This obvious uselessness echoes several other unusual works by Rondinone (sealed doors, filled windows, bare olive trees), whose world is characterized by a recurrent dichotomy and thus constantly oscillates between the familiar and the fantastical, dreams and reality, the banal and the sublime.
This work belongs to the series The Twenty Four Hours of the Poem (2005) made up of twenty-four similar bulbs in silicon and polyurethane resin on an iron skeleton. Each of them is coated in a layer of colored wax that combines three skillfully selected pantone nuances, recalling the chromatism of Pop Art. Although the choice of a lightbulb pays tribute to Jasper Johns’s Light Bulb (1960) and Marcel Duchamp’s readymades, Rondinone distances himself from the idea of the diverted object, by making no effort to conceal the artistic gesture or the object’s symbolic significance. On the contrary, he confers upon it a new solemn presence, like a silent idea or suspended thought.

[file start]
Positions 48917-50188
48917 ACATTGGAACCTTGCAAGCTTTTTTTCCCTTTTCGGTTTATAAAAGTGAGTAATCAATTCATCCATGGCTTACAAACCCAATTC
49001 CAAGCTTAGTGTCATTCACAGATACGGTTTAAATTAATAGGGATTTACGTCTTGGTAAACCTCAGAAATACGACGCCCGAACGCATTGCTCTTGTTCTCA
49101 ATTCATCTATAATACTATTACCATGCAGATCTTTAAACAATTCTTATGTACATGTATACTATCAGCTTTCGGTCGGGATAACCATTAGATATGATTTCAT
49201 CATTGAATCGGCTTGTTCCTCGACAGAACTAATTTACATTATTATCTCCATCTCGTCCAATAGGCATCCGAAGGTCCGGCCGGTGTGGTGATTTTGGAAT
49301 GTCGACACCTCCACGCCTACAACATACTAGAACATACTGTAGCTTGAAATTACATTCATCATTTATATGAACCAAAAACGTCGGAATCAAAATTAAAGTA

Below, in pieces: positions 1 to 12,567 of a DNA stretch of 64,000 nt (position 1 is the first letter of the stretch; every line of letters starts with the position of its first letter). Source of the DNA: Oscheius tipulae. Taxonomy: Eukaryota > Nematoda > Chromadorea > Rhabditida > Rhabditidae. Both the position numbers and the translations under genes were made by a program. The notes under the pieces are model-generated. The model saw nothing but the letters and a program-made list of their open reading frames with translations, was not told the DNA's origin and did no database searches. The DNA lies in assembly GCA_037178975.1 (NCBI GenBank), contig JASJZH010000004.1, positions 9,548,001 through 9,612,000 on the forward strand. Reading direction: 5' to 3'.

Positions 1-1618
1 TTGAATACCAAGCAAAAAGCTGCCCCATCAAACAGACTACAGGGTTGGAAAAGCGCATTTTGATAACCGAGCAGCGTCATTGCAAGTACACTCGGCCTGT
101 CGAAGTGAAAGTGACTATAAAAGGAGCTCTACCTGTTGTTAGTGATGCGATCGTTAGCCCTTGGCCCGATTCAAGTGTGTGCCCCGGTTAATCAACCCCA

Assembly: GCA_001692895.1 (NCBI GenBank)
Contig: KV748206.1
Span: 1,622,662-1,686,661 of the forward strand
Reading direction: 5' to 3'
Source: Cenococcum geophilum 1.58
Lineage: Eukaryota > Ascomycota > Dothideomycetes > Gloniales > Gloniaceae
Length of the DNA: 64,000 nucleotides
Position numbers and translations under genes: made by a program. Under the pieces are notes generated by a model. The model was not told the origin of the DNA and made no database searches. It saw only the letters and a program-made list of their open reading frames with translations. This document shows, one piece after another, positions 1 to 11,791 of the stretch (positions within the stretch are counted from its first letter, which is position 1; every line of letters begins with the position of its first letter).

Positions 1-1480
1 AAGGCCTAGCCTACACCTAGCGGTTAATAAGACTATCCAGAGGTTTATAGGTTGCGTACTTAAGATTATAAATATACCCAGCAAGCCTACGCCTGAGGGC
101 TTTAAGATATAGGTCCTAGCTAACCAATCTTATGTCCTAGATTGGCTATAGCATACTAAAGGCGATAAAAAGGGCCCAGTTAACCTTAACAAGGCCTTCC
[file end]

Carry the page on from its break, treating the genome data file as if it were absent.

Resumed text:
Continuing his habit of giving special attention to the enigmatic titles of his works, the artist has named each lightbulb in the series after a specific hour of the day, which represents a verse, a particle of an imaginary poem. Although he constantly seeks to free himself from temporal constraints, by capturing the moment, Rondinone never stops evoking precise units in his work (hours, days, months, seasons, years), thus inevitably materializing his obsession with passing time.